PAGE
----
Up until recently we’ve had week upon week of rain, followed by … yet more rain. On a farm or smallholding, where there’s rain there’s mud, particularly where livestock likes to congregate. All through the autumn mud has featured heavily around the hay feeders, entrances to gates and along our woolly friends’ favourite paths. (Did you know sheep create little paths to get from A to B)?
Trudging through mud is no fun, not for us in our wellies, but even less so for the sheep who don’t have the luxury of boots. Not surprisingly they’ve been spending much of their time in the shed cudding and peering out into the gloom.
Last week the rain gave way to frost and we’ve all breathed a sigh of relief. The sheep are happy sunbathing on the hill again and we’re no longer slipping and sliding about. Nor are we getting in a tangle with items of clothing dangling from chairs and draped over the aga in various stages of drying off.
But then, as a reminder that resting on laurels isn’t something you can do in this farming life, we’ve had a sudden spate of lame sheep. Undoubtedly caused by the wet pastures which softens hooves, bacteria lurking in the soil enters the sensitive internal structures under the soles and causes an abscess. The signs are easy to spot, a sheep with a foot infection will limp and have an unhappy demeanour about her. If not treated straight away she will have trouble standing and will resort to grazing whilst resting on her front knees.
With Violet, Ynca, Yssi and Shelby all limping this week, I’ve been out every other day with my first aid kit. I like keeping our sheep’s hooves in good nick so I have a little bag (a bucket actually) specifically for looking after hooves.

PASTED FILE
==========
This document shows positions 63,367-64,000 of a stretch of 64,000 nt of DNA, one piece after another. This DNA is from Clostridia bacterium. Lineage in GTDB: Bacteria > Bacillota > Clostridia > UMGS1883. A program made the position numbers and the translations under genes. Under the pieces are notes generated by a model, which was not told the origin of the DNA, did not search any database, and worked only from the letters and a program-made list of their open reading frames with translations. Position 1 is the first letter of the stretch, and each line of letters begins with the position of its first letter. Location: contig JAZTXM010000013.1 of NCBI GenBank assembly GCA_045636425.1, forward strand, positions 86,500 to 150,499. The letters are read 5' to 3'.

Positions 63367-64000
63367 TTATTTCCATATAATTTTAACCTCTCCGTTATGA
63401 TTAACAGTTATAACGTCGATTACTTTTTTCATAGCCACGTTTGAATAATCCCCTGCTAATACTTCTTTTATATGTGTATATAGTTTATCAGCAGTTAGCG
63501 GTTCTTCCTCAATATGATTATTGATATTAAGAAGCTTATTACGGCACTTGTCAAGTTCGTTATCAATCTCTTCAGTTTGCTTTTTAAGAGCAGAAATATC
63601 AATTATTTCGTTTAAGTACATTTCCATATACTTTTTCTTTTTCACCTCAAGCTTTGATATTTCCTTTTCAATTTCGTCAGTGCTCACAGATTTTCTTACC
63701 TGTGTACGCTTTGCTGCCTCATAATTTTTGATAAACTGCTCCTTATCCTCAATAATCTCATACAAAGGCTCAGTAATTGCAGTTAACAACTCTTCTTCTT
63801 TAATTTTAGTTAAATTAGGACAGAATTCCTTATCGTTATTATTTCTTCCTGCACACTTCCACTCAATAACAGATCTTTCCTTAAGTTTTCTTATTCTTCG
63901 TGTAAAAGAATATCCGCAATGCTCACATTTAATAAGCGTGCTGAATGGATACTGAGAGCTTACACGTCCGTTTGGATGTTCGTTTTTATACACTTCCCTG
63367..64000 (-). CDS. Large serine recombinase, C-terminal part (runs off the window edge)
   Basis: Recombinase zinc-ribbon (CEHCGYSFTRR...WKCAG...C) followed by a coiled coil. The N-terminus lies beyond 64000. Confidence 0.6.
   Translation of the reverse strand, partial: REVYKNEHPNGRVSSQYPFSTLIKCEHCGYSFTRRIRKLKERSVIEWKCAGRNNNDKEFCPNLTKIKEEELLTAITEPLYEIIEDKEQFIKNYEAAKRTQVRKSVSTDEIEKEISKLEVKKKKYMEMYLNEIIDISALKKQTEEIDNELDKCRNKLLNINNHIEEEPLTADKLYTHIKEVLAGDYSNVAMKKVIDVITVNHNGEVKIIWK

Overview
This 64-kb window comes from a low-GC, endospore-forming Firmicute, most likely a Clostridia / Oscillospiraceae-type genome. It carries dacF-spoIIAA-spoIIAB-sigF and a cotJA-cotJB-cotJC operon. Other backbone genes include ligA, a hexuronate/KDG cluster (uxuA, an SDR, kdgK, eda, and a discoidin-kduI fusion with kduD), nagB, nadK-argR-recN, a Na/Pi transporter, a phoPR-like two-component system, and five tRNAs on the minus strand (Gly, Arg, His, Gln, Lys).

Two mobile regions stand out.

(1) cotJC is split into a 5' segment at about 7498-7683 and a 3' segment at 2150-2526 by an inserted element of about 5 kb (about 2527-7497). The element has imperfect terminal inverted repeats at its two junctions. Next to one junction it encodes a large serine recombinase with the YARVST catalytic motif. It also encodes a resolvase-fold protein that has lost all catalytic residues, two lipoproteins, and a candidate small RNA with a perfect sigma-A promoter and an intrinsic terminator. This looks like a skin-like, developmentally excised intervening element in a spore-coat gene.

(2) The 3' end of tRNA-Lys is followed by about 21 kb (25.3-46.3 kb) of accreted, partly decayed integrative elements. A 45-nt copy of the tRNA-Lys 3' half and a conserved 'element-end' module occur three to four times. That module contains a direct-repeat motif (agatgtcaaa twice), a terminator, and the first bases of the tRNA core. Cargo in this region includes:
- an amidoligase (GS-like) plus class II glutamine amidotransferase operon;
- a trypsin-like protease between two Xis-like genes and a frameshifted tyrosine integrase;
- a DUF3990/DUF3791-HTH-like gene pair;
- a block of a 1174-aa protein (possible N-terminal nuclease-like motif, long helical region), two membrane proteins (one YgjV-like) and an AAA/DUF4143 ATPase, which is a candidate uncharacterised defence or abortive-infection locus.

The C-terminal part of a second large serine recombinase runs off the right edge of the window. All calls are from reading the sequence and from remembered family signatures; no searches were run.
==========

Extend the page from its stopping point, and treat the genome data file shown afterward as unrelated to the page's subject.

When treating a lame sheep, the first thing I do is see how the sheep is walking and work out which hoof is the one I need to look at. Then I’ll bring the sheep into a pen and start by checking the hoof for little stones or anything else which might be causing the sheep to limp. Then I’ll clean the hoof up and scrape away any mud. Next, I’ll cradle the foot in my hand for a moment or so to check for temperature. A foot infection will cause a little heat and this is quite discernible, especially if you compare the infected hoof with a non-infected hoof.
If I suspect there’s an infection I’ll spray the hoof with anti-bac spray, especially the interdigital space (the gap between the toes). Then, I’ll give the sheep an antibiotic injection, I like using Betamox LA for feet as it gets to work quite quickly.
Violet, Ynca and Shelby are all fine now, it’s just Yssi who is still limping. I’ll be going out again later today to check up on her and give her another wee “jag” if necessary. Betamox is given every two days until the infection clears so fingers crossed Yssi will be feeling better soon.